Merchant banks and stockbrokers have been exempted from paying tax on the interest they waived last year for the investors affected by a stockmarket debacle in 2011.
The benefit came last week after the tax authority decided to consider the interest as allowable expenses, which are business expenses and can be used to reduce the amount of income on which tax is paid.
The move will increase cash flow in merchant banks and stockbrokers, who are going through financial troubles and many of whom are incurring losses due to the sluggish market.
The merchant banks and stockbrokers had booked the interest on share credit as income in their accounts in 2011.
But at the instruction of the government, they waived 50 percent interest on share credit and paid back the waived amount to the affected investors last year.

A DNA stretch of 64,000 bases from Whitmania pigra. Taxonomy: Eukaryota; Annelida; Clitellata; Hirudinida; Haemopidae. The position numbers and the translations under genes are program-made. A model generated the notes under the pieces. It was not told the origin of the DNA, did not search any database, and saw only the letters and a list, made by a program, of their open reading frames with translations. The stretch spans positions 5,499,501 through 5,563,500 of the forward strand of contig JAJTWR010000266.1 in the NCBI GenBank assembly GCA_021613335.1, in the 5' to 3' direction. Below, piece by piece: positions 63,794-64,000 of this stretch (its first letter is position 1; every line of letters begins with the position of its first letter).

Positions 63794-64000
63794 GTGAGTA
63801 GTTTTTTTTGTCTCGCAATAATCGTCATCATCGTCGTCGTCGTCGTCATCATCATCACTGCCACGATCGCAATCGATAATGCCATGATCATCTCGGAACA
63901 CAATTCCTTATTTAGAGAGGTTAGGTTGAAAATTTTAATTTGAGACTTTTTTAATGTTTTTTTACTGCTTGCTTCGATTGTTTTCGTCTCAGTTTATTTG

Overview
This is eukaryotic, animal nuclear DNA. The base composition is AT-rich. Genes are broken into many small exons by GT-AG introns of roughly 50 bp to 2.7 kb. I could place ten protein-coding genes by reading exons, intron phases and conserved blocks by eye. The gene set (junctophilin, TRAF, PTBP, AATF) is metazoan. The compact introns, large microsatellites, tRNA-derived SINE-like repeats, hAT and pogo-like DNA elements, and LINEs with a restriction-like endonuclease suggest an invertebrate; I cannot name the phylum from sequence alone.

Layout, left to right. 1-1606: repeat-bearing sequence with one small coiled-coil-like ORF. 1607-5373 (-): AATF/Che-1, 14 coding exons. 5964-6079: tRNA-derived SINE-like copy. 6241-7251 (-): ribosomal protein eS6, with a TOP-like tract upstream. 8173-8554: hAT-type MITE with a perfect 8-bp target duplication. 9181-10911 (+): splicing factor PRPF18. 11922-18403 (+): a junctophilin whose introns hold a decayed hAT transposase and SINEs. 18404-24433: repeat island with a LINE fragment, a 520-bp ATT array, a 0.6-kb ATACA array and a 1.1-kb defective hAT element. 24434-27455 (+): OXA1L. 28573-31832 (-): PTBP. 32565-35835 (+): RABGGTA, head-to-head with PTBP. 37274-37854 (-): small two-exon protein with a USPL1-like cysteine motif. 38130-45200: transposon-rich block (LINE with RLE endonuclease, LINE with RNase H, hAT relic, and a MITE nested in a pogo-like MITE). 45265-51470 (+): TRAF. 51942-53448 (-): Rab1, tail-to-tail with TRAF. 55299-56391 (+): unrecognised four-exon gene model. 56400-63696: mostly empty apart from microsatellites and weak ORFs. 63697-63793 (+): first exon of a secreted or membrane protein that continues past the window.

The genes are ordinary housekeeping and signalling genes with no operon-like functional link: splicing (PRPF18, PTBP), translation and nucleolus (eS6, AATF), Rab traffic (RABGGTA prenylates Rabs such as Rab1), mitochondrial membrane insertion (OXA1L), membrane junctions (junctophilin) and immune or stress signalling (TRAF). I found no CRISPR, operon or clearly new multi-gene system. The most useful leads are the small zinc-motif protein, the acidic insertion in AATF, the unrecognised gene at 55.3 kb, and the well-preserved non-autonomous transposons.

Some 28 merchant banks waived interest amounting to Tk 65 crore, while 280 stockbrokers waived around Tk 50 crore.
The National Board of Revenue made it clear last week after confusion arose on the issue, as the finance ministry had asked the tax authority to consider the waived interest as allowable expenses.
The NBR said, as per the existing income tax ordinance, there is a provision of considering the interest as allowable expenses.
“If the waived interest is considered allowable expenses, it will have a positive impact on the cash flow of a merchant bank or a stockbroker,” said Al-Maruf Khan, chairman of CMSL Securities.